7. I'm originally from Texas! It is a big place. I grew up on a farm in the flat mostly-empty part in the northwestern end of the state (as in "flat enough you can see thunderstorms from almost a hundred miles away"). 78 miles to the nearest actual "big city" (Lubbock, slightly more than that to Amarillo) and 15 to the nearest "town"... so pretty much the middle of nowhere? It's the part of Texas where a lot of the big ranches were back in the day, and there weren't enough people in the county for it to even be considered "rural" (In my childhood geography textbook, there was a map with all the counties color coded so you could see whether they were "urban" or "rural" or whatever... and the one I lived in was genuinely listed as "frontier". And the population has decreased considerably since I lived there...) [and yes, I do introduce myself as being "from Texas" rather than "American" most of the time. 🤠] And then I lived in the UK for the last three years, which was lovely. And now I'm back in the USA in Tennessee, which is where my mother's family was from to begin with (although I'm on the other end of the state from them at the moment)
  8. I'm 29... learned about aromanticism around the same time I finally figured out "for real" that I was asexual. Which... was last month. 🤯 (Granted, I'd first been introduced to asexuality as a concept about five years ago, but for some reason it didn't click that it was a thing and that this was genuinely who and what I was until I had to spend five months alone with my thoughts because of lockdown/quarantine.)
  9. Hello! I'm here lurking... but I'm still learning to be active in online communities. (Sort of constantly fighting with the anxiety regarding conflict and the potential to say something that's taken the wrong way and having people yell at me, if that makes any sense? Or of "I don't know what to say that would be productive or helpful, so I'll just be quiet and observe the dialogue in process")
  10. did someone say "cake"? 🤩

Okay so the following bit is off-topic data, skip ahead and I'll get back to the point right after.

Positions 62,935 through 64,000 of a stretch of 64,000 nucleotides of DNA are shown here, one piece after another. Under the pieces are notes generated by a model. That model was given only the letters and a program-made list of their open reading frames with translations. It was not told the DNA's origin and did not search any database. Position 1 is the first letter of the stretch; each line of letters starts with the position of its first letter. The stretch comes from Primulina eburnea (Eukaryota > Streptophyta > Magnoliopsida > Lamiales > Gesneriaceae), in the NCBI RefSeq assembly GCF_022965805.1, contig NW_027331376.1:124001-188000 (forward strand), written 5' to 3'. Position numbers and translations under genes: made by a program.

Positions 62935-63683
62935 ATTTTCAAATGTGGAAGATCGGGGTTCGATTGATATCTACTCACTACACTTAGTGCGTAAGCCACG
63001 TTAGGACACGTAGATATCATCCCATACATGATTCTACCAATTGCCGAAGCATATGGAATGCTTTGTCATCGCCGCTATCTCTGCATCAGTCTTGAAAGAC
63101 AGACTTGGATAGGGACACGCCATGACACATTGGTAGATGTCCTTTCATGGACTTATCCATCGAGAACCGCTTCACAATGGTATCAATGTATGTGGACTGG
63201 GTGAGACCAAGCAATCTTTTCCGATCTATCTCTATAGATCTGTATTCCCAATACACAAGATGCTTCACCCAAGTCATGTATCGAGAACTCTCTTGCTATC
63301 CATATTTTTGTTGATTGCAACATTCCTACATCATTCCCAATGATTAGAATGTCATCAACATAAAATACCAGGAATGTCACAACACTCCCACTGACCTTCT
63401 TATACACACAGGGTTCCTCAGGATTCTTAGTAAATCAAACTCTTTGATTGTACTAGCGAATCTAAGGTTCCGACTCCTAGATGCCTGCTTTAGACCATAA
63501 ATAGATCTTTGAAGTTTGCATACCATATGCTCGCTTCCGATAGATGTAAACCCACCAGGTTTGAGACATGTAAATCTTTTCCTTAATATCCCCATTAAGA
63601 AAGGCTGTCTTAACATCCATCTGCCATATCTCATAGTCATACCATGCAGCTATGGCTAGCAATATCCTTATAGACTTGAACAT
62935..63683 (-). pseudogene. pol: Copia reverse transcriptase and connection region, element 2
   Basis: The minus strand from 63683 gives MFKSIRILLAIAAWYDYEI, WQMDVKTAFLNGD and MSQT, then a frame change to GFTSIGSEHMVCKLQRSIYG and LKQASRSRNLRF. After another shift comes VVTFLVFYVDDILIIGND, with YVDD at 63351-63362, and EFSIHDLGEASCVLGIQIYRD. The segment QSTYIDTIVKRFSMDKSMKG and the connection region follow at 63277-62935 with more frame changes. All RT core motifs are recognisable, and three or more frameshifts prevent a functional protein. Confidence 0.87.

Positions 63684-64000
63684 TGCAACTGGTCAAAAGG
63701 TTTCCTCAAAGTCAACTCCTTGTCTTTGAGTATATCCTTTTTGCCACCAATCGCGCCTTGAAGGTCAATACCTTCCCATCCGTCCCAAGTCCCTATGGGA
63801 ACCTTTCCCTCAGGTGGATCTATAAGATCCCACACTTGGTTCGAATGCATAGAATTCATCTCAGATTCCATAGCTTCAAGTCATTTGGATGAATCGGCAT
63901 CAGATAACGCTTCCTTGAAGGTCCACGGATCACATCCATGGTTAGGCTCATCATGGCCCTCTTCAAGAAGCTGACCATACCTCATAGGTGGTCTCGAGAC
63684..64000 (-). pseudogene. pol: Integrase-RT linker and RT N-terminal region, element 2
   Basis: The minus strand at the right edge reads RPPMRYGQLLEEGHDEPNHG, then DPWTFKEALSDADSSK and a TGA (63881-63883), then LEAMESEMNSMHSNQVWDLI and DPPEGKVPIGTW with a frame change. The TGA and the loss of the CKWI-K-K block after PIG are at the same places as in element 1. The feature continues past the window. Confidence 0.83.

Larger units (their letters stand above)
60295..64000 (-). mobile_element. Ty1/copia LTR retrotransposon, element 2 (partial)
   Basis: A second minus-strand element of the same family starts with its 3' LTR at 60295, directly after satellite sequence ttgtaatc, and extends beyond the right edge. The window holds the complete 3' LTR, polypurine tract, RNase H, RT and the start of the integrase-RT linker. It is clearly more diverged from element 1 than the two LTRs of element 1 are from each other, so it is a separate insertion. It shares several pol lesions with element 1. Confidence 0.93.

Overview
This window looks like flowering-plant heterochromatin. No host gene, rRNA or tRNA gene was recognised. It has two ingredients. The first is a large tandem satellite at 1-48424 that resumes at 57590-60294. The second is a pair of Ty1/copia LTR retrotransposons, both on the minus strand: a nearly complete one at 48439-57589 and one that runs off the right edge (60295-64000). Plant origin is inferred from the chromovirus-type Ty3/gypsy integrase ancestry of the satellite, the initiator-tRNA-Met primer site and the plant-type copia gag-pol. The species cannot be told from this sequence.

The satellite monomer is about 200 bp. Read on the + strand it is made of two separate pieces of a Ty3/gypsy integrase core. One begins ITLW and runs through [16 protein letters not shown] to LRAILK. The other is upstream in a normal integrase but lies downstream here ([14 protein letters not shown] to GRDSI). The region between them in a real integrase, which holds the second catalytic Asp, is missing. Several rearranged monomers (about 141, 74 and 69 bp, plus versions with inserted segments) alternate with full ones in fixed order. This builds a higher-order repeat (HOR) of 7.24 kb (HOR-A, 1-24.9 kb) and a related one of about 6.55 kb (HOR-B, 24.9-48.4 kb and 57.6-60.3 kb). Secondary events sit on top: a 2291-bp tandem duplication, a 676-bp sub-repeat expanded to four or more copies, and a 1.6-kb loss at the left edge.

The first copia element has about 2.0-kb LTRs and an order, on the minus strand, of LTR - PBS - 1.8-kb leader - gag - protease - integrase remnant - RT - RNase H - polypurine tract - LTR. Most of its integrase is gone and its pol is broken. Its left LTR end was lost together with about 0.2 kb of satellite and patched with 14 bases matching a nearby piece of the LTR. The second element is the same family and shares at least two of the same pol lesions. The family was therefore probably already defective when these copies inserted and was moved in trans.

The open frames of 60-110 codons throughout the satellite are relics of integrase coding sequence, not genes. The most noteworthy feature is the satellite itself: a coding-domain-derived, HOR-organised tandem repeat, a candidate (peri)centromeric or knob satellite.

11. It's really hard for me to figure out what I think of this---partially because I usually don't think of characters in terms of their sexual/romantic identities unless the plot is connected to that. If a plot has nothing to do with the character finding a mate/romantic partner/whatever, then it generally doesn't register with me who they're attracted to because I'm interested in what they're doing in the story. I'm not the sort of person who ships things, either, so unless a romance/relationship is explicitly stated or somehow alluded to, I don't really pick up on subtext aside from "gee, they have a healthy friendship and I can relate to them on that level!". (My brain doesn't default to "everyone is straight until proven otherwise", though, it seems to default to either "everyone is too busy in this story to have time for romance" or I guess... "the character's orientations only exist once they act in a way that indicates sex/romance is part of their story"? because I won't notice or think about it until one of those things happens.) If there's an implied nonspecific representation going on in a story where the character's orientations aren't crucial to the plot, to some extent I like that I can identify with a character one way and other people can identify with them in different ways. (Granted, I generally find myself resonating with the "other" or "strange" or "alien" character in the story regardless of their orientation?) I like the idea of specific representation, and I think there should be more of it! And I think that creators of mainstream media should be able to explicitly say or show those aspects of their characters without being forced to "vague represent" to avoid uproar. (There will be uproar regardless. People like yelling about things.) ... and at the same time I genuinely have a hard time understanding or relating to why people seem to be obsessed with knowing what a character's orientations are, because that doesn't register with me as being a high importance to know unless the character is doing something with/about their orientations. Now, gender identities? Ethnicities? I know I want to see more variety and representation and to have it be part of who the characters are. Those things are a much bigger aspect of a character to my eyes, and it's something that needs to be openly shown as a normal part of who they are. What I know bothers me is when the "representation" in a story boils down to "this character is x!" and that is their entire existence and personality and the only thing that's ever talked about in connection with them. It's kind of the equivalent to me of the thing in a lot of the kids media I grew up with where there was "the girl" in the group whose job was to be "a girl" and was either the "pink-loving-boy-crazy" stereotype or the "not-like-other-girls" one. I like characters that are fully developed characters; I want their orientation to be one aspect of their existence, not the whole thing. (granted, all of this is just my opinion? And I'm the sort of aroace who just... doesn't really notice or seek out information about other people's orientations in real life unless it's something that's a big part of how they present themselves to the world or it's somehow directed at me? It took me forever to figure out my own identity because I didn't know there were words for it and don't relate to the world in a sexual/romantic way at all...) I hope some of that made sense and it wasn't just me rambling...